Saturday is the end of the world.
okay, it probably isn’t, but david meade, a christian and self-published author of doomsday survival guides, says so. Meade makes the claim using the “astronomical, scientific, book of revelation, and geopolitical” ideology set forth in his book Planet X: The Coming of 2017. His is the latest in a long line of self-proclaimed prophets who claim to know when , sometimes until the time, the “times of the end” predicted by the bible will come.
Reading: World going to end 2017
While we wait for September. 23, here are some noteworthy doomsday predictions:
- Will the world end on Saturday?
- the world is definitely going to end, at some point
- doomsday emergency alert flashes on TVs, scares Californians
July 29, 2016: The end times prophecy group once announced that the world would end on July 29, 2016, due to something called the “polar shift.” it was predicted that stars would race across the sky and that the atmosphere would be dragged along the ground. It turns out that such an inversion is a common phenomenon that occurs when iron shifts in the Earth’s core. This prediction turned out to be a dud, as did the group’s forecast that former President Barack Obama would reveal himself as the antichrist.
Oct. Jan 7, 2015 – Edible Scholarship, a Philadelphia-based Christian website run by Chris McCann, predicted the end of the world in correlation to the blood moon. (He also claimed that the world would end on May 21, 2011). “According to what the bible presents, it seems that October 7th will be the day that God has spoken of: in which the world will pass away,” McCann told the Guardian. “will be gone forever. annihilated.”
September. January 27, 2015: The blood moon supermoon phenomenon spawned several doomsday predictions involving four consecutive, complete lunar eclipses occurring at six-month intervals over approximately two years. Mormon author Julie Rowe’s apocalyptic musings prompted the Mormon Church to issue a statement to the US. today distancing himself from her statements. stick to your predictions though: the blood moon supermoon will appear in 2033.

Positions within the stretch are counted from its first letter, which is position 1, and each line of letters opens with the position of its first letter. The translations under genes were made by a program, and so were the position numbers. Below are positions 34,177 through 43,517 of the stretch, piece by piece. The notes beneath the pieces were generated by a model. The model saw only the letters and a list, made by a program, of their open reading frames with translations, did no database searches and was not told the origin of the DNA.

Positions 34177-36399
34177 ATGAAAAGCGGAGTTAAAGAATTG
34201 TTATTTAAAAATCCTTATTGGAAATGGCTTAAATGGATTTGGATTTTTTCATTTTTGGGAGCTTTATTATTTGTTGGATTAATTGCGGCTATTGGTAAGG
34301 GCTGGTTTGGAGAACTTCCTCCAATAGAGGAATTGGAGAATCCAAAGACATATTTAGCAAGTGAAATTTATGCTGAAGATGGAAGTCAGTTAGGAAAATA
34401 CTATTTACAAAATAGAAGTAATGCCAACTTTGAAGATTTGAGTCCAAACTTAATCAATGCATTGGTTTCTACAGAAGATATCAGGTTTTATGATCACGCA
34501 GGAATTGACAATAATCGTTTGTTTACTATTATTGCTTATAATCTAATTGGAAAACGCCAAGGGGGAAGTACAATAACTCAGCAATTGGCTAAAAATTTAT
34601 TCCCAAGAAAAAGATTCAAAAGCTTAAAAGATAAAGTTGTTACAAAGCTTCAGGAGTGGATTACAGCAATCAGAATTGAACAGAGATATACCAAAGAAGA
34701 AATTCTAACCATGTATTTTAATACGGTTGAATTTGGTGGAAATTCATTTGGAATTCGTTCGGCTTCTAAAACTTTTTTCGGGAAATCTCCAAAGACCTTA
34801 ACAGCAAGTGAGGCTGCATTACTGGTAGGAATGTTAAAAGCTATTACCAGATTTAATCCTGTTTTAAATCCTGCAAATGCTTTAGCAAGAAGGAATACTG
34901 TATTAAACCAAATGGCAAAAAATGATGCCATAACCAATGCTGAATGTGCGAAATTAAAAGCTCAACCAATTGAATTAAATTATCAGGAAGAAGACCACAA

April 15, 2014 – some people thought it was the end; others simply think it is the beginning of the end. The blood moon marked the beginning of a tetrad, four consecutive complete lunar eclipses occurring at six-month intervals, which some see as a prophecy. Specifically, Texas televangelist John Hagee (author of Blood Moons: Something’s About to Change) says that blood moons signify a “world-shaking event” that begins to fulfill end times prophecy, aka like the second coming of christ.
Dec. Jan 21, 2012: Remember this ruckus? Basically, the ancient Mayans, who ruled Mexico and Central America until around 900 AD, used three calendars, one of which ended in December. 21, 2012. and such laid the groundwork for the Mayan calendar doomsday madness of 2012. people planned. people celebrated. he was discredited, time and time again. the celebrities tweeted. the Mayans laughed.
August/September 2011: NASA’s summary of Comet Elenin’s fascination explains it all: “Elenin somehow quickly became something of a ’cause célèbre’ for some bloggers of the internet, who proclaimed that this minor comet could/would/should be responsible for causing a number of disasters on our planet… nasa’s response to such wild speculation was, in turn, speculated as an attempt to hide the truth true.”
May 21, 2011: Harold Camping, an 89-year-old televangelist and former president of the family radio network, predicted that the world of the rapture would end with a series of earthquakes around the globe hitting 18:00 people believed him. Some quit their jobs and nervously huddled at home awaiting their moment with God. Judgment day did not come. so, he pushed the date back to October. 21. then, he stopped making predictions. camping lived a long life and died at 92.
January. 1, 2000 – computers can’t handle an extra digit, they said. So, the world braced itself for a crash of the catastrophic preparations computer database. Rev. jerry falwell said that y2k would fulfill christian prophecy. People who had never believed in doomsday theories before were suddenly stocking canned goods in their basement. More than $100 billion was spent on fixes in 2000, the New York Times reported. as the clock struck midnight, there were some minor computer glitches, but nothing major. they all survived.
lindsay deutch contributed to this article.